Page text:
HORTONVILLE, Wis. (NBC 26) -- Todd Timm expects to gain nearly 50 new students in his school district every year for the next decade.
But with only six buildings, the Hortonville superintendent says there isn't enough space for more kids.
"The Hortonville Area School District is one of the fastest growing school districts in the State of Wisconsin," Timm said.
That's why Timm says he wanted the community to vote 'yes' to a referendum that allows Hortonville schools to borrow over $40 million for the renovation and expansion of two buildings. It passed after Tuesday night's Spring Election.
"Obviously, Question One for the space for additional enrollment growth is essential," Timm said.
But Hortonville asked its voters to pass a second referendum to build a multipurpose center. It failed.
"We respect those results," Timm said. "Obviously, there's some disappointment with Question Two failing... to be honest, I wanted both because I'm passionate about providing opportunities to our kids."
Other districts passed referendums of their own Tuesday. Howard-Suamico is authorized to use almost $100 million for school renovations and additions.
"Throughout the district, four of our eight schools [are] without AC," Howard-Suamico Assistant Superintendent of Operations Michael Juech said. "And so HVAC systems, ionization, we can update that. We have windows that need to be replaced. We have roofing sections that need to be replaced."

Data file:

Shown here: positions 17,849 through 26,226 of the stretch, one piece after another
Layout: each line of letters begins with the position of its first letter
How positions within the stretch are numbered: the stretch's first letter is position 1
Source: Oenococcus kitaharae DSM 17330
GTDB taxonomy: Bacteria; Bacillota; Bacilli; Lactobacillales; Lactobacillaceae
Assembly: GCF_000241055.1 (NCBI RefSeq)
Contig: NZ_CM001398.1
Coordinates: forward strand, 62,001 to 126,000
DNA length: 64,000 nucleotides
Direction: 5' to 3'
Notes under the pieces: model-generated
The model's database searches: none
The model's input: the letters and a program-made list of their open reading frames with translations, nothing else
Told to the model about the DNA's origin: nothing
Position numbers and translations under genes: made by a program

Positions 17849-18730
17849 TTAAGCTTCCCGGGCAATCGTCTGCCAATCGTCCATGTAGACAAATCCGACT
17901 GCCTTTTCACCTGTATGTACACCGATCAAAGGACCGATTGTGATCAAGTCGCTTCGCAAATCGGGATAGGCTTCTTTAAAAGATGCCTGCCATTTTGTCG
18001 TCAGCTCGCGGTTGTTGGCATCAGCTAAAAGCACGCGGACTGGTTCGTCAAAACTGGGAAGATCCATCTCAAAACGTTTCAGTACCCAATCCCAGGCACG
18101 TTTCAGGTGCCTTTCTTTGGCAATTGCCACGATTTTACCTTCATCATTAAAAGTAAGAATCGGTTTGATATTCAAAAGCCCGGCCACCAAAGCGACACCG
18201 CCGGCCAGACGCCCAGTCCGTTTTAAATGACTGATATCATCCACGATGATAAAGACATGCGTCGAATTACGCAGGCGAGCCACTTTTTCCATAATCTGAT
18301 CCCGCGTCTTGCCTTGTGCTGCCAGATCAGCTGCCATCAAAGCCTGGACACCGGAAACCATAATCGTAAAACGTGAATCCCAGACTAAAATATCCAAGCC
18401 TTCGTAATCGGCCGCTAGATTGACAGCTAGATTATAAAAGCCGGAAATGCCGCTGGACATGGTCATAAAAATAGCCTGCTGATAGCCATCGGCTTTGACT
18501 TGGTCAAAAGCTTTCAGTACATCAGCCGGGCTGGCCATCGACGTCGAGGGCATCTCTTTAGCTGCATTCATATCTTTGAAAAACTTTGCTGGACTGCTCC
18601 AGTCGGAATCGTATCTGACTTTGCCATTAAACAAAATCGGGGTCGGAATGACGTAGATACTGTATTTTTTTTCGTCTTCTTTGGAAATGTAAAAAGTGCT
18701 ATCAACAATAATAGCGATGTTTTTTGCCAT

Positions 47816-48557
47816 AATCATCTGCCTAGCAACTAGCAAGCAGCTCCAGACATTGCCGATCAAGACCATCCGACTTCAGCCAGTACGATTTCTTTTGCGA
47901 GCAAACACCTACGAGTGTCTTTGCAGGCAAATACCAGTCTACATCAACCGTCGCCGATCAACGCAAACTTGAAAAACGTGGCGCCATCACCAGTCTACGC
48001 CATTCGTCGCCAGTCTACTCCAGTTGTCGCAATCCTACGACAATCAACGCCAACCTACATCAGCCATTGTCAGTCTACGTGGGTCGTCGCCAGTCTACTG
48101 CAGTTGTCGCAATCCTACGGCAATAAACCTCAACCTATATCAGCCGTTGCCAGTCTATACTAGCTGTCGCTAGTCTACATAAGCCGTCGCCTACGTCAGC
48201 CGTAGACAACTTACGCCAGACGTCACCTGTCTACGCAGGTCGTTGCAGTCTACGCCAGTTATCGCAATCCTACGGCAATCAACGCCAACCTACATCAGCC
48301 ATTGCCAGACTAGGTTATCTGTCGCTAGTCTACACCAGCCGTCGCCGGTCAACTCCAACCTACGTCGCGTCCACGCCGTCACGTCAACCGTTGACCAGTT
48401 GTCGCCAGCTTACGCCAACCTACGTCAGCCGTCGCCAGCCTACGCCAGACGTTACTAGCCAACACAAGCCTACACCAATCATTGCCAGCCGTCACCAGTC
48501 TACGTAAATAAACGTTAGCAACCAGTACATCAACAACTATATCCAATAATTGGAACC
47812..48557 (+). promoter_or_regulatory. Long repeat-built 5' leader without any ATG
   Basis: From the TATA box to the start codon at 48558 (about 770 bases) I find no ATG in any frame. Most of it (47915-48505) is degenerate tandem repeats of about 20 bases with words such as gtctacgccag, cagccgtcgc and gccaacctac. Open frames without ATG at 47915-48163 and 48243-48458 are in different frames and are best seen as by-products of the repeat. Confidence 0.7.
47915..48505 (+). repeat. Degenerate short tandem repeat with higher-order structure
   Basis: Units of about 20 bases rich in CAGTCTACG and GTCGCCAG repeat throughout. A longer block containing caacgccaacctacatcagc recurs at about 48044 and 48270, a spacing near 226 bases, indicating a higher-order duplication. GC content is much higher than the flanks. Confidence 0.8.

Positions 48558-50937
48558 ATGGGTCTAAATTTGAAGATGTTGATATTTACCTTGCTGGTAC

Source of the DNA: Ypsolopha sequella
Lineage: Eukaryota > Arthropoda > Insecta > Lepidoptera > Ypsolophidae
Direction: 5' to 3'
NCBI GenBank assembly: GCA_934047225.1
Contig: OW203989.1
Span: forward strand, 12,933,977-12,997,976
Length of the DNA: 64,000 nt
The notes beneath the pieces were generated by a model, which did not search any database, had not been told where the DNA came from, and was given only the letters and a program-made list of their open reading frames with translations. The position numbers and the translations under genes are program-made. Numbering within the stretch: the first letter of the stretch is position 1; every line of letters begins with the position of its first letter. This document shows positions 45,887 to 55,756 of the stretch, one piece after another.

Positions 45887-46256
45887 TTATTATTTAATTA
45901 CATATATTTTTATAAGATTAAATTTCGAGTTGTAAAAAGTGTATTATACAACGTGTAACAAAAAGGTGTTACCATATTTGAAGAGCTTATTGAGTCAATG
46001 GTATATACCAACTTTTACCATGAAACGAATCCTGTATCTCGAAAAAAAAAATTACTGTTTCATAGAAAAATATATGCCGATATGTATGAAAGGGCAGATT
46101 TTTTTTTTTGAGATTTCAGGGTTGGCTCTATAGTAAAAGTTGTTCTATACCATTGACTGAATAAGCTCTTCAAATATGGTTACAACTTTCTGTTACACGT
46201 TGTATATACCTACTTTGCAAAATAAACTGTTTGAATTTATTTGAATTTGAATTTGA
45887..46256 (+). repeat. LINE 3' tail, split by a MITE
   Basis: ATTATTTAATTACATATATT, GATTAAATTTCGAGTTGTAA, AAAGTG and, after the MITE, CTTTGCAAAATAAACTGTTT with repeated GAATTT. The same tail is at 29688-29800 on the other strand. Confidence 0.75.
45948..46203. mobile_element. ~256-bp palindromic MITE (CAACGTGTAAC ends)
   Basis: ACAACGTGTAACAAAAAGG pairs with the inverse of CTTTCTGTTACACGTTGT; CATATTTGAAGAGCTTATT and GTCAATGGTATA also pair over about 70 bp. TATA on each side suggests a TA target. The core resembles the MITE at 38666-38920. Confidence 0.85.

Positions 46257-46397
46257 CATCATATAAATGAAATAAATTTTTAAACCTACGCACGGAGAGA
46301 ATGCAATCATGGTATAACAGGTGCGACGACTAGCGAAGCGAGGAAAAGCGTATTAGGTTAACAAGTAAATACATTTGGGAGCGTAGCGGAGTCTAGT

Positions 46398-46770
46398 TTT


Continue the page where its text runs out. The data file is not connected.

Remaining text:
And districts like Hortonville and Howard-Suamico lowered or kept tax rates the same for its community, even with multimillion dollar projects.
"We're gonna ask about borrowing $98 million for capital needs and improvements and two significant improvements in our schools," Jeuch said. "And we can even talk about the tax rate going down. That's not common."
So Timm says he expects more students in his district each year. And that will come with more referendums.
"I'm excited that we don't have to put portable classrooms out in our property," he said.
Hortonville will add more space to Greenville Middle School and Hortonville High School.
Howard-Suamico passed two referendums. One will use millions to undergo projects at each of the district's eight schools.